Will be calling American in a few days to confirm our assigned seats to Seattle in May. Arrangements were only made last month.


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Author: A6ETrammn Old School Fool Add to my Favorite Fools Ignore this person (you won't see their posts anymore) Number: 9858 of 21132
Subject: Re: My Final Word on Airlines' Overselling Date: 4/26/2007 2:34 PM
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How about pilots that make $275,000 a year? CEO's that make millions upon millions while the stock of the company tanks on a yearly basis?

I'm afraid you are quoting pilot pay that is more than two years old. Even the one you quoted was the top wide-body pay that existed back then (Only a small fraction of airline pilots). Now the top wide-body Captain compensation (still a very small fraction of pilots)is closer to $150000. The average pilot salary is closer to $50000 when you include regionals, legacy carriers, etc. If you google pilot salaries the Princeton Review has an outdated amount of $200,000 after 15 years. They also list TWA as a large employer, it has been out of business for 5 years (bought and dismantled by American)

The CEO's on the other hand are making millions while they strive for what I call the WalMart effect. Offer as little as possible in ameneties and class, pay your people as little as possible (part time without benefits is the ultimate goal), do what you want in a community and claim you are providing jobs and value.

A bit off topic but a correctio was necessary.

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Author: JStarkey9 Old School Fool Add to my Favorite Fools Ignore this person (you won't see their posts anymore) Number: 9862 of 21132
Subject: Re: My Final Word on Airlines' Overselling Date: 4/26/2007 3:20 PM
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I've only flown twice since retiring in 1988.

However, you can still make reservations to pick up the ticket at the airport. It was common then and probably still it for folks to make several reservations on different airlines to "have flexibility"

and in college towns - to flood the airlines with reservations and then show up for the cheaper standby seats.

and I would much rather pay a pilot 250 million a year to fly 1000s of folks safely than the CEO of any company. I used to travel between 180 and 240 days a year and love to get there safe.

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Author: Globetraveler Big gold star, 5000 posts Old School Fool Add to my Favorite Fools Ignore this person (you won't see their posts anymore) Number: 9863 of 21132
Subject: Re: My Final Word on Airlines' Overselling Date: 4/26/2007 3:22 PM
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Hmmm...

I was wondering why this thread all of the sudden took off again. I guess we made the hot topic for TMF. Anyway, greetings everyone!



Globetraveler

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Author: Globetraveler Big gold star, 5000 posts Old School Fool Add to my Favorite Fools Ignore this person (you won't see their posts anymore) Number: 9865 of 21132
Subject: Re: My Final Word on Airlines' Overselling Date: 4/26/2007 3:34 PM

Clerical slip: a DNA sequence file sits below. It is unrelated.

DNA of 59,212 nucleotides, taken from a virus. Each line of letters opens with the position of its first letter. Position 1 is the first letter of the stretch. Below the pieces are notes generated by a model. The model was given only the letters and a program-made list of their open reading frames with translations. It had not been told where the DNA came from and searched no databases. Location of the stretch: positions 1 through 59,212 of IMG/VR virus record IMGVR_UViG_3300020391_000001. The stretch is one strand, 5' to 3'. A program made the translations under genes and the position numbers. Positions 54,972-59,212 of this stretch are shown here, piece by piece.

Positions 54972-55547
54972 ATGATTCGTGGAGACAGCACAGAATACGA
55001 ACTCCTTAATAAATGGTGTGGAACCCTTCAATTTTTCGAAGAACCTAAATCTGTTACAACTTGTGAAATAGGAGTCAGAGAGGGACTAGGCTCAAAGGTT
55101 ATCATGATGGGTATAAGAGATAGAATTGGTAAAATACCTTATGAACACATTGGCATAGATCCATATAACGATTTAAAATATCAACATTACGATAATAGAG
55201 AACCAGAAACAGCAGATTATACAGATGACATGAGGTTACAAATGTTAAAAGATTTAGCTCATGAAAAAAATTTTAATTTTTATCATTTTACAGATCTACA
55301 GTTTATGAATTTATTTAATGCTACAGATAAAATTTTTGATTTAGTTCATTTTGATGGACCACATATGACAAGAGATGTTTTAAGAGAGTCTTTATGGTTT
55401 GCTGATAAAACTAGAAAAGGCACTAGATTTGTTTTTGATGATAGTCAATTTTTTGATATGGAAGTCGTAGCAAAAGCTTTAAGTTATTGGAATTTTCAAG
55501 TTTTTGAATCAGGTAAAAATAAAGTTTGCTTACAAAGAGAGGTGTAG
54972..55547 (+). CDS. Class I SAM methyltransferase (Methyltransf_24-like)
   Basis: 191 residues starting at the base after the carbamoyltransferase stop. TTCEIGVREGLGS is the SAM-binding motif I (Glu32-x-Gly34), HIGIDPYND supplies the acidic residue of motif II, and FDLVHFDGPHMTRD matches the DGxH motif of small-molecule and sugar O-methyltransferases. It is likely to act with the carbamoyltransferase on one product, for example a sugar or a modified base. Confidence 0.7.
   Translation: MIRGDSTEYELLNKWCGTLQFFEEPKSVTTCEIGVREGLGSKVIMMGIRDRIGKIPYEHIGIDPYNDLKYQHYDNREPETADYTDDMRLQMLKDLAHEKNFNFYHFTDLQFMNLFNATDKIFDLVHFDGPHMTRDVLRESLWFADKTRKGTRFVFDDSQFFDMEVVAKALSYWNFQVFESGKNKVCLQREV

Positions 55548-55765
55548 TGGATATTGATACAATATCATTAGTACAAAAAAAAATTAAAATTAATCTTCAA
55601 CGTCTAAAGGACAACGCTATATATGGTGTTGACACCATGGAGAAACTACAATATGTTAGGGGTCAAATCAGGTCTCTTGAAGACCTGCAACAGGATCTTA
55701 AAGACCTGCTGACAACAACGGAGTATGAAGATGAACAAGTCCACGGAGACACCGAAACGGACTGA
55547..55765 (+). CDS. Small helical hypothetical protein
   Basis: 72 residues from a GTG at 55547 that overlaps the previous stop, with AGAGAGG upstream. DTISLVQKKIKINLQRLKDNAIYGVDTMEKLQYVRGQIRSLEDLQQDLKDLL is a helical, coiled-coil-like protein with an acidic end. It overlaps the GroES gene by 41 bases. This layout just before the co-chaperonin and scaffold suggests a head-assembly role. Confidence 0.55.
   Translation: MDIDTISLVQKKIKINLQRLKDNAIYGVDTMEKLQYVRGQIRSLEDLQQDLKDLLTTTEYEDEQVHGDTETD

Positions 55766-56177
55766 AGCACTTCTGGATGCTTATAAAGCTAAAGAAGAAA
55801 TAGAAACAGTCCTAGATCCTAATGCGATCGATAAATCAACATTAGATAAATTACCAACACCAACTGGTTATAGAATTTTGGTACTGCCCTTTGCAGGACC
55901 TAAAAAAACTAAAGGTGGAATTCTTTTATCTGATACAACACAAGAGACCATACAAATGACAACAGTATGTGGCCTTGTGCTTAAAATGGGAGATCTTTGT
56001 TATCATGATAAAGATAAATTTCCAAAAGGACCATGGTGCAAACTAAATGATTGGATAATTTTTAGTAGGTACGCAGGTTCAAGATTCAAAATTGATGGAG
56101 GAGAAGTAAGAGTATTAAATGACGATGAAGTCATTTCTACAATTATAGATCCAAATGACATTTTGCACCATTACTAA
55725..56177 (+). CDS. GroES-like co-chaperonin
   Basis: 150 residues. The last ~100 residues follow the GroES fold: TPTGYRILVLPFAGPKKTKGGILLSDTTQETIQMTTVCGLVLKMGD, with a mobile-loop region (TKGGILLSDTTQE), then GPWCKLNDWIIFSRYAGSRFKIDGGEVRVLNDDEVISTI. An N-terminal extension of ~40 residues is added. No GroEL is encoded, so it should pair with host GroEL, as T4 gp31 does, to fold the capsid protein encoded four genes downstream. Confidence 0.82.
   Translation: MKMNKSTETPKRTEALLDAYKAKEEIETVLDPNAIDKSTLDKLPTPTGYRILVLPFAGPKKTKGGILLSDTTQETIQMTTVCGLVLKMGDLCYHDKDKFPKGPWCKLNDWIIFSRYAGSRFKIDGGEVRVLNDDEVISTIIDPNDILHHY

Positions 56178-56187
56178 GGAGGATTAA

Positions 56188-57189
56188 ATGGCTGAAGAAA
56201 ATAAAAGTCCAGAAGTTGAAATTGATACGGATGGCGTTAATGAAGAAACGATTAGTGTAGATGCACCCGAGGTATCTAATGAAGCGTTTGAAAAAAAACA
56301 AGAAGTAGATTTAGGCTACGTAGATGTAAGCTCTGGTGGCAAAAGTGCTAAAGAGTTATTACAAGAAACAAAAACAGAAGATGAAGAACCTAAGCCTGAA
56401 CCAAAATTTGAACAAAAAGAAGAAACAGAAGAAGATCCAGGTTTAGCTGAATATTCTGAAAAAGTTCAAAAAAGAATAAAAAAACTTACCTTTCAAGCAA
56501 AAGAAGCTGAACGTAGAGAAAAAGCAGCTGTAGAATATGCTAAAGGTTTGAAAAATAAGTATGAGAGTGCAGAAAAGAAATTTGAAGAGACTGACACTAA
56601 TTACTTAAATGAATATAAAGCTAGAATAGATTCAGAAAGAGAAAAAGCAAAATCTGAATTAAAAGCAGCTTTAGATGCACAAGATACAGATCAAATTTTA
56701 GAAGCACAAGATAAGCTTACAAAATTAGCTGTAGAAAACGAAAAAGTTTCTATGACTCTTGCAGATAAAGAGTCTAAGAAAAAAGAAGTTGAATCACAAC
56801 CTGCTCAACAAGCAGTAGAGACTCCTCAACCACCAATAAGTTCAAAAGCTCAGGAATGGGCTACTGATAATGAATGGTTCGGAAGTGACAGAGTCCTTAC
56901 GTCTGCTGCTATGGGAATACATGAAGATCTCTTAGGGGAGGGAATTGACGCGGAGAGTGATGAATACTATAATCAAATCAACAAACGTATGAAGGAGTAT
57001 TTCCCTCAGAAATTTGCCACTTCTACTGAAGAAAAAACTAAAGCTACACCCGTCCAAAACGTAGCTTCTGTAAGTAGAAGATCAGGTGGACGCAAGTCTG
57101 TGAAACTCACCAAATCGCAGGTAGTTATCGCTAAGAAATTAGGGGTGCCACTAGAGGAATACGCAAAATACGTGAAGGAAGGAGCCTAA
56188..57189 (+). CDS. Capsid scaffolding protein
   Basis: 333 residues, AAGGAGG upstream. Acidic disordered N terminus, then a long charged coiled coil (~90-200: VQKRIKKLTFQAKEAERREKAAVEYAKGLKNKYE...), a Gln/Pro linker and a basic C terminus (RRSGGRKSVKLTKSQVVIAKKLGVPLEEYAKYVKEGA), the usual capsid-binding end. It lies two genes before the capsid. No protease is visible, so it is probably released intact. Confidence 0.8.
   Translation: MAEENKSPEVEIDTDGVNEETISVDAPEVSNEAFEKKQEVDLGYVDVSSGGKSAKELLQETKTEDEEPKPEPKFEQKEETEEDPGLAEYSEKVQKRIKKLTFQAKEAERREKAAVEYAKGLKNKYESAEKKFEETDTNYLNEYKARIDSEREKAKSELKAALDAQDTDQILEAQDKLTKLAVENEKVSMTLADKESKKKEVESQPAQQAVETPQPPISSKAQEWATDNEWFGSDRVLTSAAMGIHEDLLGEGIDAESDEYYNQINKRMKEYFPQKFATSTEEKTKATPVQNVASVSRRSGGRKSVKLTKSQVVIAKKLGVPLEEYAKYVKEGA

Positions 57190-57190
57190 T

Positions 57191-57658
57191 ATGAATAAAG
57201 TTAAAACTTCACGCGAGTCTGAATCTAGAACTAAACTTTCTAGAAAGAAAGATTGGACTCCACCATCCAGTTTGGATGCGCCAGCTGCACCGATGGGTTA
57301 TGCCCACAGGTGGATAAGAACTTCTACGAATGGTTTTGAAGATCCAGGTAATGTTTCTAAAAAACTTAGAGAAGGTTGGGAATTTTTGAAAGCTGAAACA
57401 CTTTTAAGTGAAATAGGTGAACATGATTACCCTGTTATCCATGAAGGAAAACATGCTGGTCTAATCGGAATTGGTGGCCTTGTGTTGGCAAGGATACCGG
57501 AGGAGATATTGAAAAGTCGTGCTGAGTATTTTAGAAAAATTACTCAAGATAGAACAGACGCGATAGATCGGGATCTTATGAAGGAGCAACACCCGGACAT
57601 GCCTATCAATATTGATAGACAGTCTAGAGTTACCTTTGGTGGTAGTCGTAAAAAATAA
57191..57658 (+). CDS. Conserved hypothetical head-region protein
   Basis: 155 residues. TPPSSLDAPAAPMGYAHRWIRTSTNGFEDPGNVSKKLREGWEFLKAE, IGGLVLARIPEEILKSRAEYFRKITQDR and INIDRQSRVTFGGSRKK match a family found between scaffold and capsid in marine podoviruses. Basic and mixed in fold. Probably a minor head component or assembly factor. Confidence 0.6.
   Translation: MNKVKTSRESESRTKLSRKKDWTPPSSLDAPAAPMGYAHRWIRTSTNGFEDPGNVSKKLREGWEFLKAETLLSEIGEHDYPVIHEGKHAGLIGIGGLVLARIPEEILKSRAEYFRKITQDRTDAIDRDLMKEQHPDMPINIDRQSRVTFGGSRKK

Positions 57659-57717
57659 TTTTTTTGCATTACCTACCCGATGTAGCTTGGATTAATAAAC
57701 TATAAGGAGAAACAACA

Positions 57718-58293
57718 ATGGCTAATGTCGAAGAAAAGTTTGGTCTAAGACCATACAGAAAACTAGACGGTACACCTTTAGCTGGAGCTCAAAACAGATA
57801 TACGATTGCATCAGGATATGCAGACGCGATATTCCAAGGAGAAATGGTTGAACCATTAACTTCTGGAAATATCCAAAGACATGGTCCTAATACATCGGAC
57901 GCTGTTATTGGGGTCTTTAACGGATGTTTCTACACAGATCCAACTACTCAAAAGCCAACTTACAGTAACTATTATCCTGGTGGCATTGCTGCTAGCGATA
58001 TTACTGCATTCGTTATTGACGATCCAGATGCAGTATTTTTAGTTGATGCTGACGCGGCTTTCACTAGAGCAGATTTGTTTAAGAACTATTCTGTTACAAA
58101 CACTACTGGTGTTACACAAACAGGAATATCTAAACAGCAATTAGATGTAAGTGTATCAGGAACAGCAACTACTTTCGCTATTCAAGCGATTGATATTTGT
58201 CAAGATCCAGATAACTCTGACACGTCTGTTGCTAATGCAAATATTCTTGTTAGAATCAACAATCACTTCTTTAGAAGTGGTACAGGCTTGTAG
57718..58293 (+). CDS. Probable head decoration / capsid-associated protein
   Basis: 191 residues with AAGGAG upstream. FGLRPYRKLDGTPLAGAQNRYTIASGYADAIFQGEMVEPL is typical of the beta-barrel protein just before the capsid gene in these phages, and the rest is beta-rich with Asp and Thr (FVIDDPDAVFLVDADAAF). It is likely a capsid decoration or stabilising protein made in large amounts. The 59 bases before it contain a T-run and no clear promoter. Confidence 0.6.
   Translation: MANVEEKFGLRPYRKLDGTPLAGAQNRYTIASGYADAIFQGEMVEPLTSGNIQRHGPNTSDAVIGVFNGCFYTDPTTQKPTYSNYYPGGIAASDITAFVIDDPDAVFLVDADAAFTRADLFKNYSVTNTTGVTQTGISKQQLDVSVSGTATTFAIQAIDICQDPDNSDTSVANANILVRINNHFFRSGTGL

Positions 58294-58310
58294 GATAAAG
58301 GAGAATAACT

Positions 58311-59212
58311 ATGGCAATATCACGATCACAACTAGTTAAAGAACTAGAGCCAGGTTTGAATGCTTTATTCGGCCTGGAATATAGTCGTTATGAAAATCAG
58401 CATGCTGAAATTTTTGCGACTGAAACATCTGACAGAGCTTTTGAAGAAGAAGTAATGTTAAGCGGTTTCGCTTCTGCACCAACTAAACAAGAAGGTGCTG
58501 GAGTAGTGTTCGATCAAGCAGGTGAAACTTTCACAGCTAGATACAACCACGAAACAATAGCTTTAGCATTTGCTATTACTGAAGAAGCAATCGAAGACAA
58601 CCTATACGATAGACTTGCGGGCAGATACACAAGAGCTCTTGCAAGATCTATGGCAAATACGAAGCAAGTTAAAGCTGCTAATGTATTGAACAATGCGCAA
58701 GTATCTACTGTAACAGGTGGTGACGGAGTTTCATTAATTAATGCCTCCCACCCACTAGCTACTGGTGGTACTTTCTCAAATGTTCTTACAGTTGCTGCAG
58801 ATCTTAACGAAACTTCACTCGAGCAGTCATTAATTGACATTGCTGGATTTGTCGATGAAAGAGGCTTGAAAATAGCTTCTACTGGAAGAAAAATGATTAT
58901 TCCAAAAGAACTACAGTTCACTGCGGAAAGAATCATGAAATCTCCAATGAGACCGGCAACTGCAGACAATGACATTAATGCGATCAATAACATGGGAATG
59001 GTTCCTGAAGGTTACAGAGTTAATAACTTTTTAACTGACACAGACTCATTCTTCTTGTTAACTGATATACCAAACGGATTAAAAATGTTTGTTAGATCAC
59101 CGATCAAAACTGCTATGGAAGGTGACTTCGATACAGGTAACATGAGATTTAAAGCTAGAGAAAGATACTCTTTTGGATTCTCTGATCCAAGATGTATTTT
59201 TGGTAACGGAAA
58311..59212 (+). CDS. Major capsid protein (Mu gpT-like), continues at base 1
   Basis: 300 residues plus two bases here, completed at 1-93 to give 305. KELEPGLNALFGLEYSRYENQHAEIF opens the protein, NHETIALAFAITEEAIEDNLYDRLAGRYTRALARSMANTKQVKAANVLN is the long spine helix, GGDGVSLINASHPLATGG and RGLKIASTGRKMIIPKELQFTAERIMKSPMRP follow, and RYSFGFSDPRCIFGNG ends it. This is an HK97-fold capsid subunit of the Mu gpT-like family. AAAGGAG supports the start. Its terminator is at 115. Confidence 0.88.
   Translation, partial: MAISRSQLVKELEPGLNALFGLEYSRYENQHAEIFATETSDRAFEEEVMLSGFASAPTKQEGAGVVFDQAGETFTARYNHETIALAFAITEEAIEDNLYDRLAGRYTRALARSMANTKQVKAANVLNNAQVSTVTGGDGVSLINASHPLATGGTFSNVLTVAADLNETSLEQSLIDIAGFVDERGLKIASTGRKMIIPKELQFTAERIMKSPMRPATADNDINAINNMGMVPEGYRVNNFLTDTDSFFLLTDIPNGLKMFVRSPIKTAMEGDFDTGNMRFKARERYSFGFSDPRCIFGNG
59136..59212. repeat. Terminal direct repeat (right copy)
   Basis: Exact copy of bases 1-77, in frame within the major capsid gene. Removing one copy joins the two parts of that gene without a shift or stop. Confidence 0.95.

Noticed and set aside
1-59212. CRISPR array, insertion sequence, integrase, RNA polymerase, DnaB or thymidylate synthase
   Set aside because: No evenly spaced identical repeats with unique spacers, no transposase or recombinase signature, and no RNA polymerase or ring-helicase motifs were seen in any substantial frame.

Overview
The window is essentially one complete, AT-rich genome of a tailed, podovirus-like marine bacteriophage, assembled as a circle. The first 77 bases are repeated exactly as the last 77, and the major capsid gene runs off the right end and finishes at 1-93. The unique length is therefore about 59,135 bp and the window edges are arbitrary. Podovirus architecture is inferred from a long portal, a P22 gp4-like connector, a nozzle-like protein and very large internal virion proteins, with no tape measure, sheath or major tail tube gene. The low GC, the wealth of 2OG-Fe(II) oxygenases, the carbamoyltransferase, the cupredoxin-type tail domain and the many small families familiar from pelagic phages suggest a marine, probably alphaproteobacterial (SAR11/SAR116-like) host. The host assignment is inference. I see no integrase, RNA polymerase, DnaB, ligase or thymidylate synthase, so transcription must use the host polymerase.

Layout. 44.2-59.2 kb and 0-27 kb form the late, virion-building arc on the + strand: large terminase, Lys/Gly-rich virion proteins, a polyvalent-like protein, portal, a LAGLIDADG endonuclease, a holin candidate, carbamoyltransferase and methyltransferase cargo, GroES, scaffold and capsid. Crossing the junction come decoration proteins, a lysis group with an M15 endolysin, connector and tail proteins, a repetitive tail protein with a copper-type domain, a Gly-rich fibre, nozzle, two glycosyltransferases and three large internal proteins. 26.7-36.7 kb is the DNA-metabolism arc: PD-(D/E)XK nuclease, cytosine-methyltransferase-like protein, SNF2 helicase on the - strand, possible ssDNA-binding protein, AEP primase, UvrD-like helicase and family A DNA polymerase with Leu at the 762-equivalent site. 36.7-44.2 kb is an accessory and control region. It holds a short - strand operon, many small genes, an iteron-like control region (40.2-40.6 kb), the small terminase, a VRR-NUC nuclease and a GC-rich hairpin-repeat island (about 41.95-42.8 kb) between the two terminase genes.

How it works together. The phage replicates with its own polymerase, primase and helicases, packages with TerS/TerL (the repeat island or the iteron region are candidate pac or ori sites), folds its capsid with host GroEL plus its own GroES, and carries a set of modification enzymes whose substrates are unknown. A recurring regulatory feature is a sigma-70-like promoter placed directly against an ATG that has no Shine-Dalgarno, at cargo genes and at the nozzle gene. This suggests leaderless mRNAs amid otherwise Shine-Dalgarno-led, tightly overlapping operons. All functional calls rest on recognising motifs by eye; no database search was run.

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As I write this, I just finished spending 13 hours trying to get from Jackson MS to Chicago yesterday due to two days of weather-releated snafus -- so 4 flights later I made it home. But my bag was lost in the process. It is still lost. But I digress..

Hello Carol,

We've had a few discussions here about lost luggage. Believe me, I've had my fair share of it. I had a bag that took several weeks to get back to me and it went all over the world. I asked the airline if I could get my bag's FF miles. :-)

We as consumers want low prices and still have the right to change things since we have events in our lives that impact our ability to follow through on a committed ticket purchases

I understand why folks get upset over this issue. There is now joy when it happens and honestly I think the involentary bump compensation rates are on the rather low side. The question is how do you prevent it? I offered my theory of why certain legislation might be a bad idea. I'm no expert on the subject, even though I have been bumped a few times.

This thread has been an interesting discussion and with the new people showing up, I'm sure some new ideas will probably be thrown around.






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Author: Globetraveler Big gold star, 5000 posts Old School Fool Add to my Favorite Fools Ignore this person (you won't see their posts anymore) Number: 9867 of 21132
Subject: Re: My Final Word on Airlines' Overselling Date: 4/26/2007 3:50 PM
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A Broadway theater will not sell more tickets than it has seats. Sure there may be cancellations or no shows. However there are places to get last minute tickets two hours before the show at a significantly (50% off) reduced price

I may be wrong, since iit has been about 20 years since I went to a broadway show, but if you don't show up for a broadway show on your give time and date on your ticket, I don't think you still use that ticket for a future show. I'm sure someone will let me know. :-)

I do like your idea about the selling empty seats right before the flight, but I am not sure how practical it would be. Some of those no-shows come from misconnected and delayed flights. If an airline cut things off at two hours, your 1 hour connection at Chicago would suddenly be much longer. The other issue is that a lot of folks arrive two hours before a flight, many hard core road warriors cut that a lot closer, especially if you don't have checked baggage. I think that any airline that forced a minimum two hour check-in time on a domestic flight would risk losing some of thier business travelers.